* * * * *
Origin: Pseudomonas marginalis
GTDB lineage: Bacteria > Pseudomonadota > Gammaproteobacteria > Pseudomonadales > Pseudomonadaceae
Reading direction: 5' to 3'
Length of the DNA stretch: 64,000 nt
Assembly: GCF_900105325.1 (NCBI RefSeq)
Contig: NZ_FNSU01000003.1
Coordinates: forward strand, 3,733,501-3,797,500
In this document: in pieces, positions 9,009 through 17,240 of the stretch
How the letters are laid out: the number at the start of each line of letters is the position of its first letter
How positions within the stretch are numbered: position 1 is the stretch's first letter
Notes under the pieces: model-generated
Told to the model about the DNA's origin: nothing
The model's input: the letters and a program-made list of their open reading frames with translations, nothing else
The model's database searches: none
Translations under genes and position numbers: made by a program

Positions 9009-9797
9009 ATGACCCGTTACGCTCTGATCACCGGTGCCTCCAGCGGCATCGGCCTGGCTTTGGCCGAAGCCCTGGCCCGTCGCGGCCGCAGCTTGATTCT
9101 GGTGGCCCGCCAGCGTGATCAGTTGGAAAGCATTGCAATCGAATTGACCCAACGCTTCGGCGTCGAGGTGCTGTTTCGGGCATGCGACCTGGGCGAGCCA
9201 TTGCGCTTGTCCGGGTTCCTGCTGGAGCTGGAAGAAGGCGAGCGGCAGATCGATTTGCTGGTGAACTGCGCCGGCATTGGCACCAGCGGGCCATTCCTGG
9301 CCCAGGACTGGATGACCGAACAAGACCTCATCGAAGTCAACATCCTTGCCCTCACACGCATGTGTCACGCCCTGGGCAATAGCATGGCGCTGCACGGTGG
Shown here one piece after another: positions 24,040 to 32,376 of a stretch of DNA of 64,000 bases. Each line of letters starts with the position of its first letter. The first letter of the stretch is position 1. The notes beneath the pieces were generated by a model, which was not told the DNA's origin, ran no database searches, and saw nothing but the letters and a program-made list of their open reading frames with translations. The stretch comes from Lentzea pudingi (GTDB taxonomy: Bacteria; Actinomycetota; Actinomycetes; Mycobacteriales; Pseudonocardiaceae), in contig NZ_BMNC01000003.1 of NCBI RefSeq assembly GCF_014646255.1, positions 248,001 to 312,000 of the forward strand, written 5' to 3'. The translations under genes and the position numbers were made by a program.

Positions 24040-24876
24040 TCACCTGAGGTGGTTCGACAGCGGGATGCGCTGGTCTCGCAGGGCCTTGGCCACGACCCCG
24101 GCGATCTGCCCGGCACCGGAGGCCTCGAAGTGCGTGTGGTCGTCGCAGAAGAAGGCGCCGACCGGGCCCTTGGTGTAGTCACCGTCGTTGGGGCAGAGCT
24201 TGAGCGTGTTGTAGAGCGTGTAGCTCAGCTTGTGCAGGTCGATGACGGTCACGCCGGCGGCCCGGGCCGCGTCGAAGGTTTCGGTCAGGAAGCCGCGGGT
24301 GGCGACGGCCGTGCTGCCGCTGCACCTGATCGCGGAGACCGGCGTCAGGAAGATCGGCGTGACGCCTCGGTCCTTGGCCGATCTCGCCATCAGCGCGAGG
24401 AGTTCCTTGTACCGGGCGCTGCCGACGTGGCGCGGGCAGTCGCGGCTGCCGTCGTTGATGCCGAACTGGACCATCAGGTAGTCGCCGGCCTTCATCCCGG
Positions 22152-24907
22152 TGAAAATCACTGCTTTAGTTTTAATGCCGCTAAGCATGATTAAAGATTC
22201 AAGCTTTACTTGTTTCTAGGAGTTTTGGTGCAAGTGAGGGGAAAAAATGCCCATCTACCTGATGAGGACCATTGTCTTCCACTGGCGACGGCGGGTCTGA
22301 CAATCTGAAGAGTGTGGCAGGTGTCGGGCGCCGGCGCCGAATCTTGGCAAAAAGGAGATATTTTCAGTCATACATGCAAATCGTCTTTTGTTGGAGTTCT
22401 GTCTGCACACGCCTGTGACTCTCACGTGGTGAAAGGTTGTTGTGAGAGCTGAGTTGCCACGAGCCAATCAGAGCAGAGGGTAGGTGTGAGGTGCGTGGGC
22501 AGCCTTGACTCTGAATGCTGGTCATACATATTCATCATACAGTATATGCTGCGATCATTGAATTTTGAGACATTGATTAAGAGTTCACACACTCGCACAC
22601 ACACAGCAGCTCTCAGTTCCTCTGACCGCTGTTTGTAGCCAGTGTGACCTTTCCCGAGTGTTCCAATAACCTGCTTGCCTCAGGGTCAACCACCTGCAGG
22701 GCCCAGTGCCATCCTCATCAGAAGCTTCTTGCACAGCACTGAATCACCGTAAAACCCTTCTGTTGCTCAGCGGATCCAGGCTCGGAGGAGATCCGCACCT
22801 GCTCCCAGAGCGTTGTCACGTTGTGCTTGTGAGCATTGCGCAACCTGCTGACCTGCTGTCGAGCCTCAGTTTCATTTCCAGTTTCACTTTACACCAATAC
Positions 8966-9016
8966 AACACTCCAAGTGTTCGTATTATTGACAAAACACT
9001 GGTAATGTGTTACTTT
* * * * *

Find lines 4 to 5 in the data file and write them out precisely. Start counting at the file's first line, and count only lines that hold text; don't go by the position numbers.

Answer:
Length of the DNA stretch: 64,000 nt
Assembly: GCF_900105325.1 (NCBI RefSeq)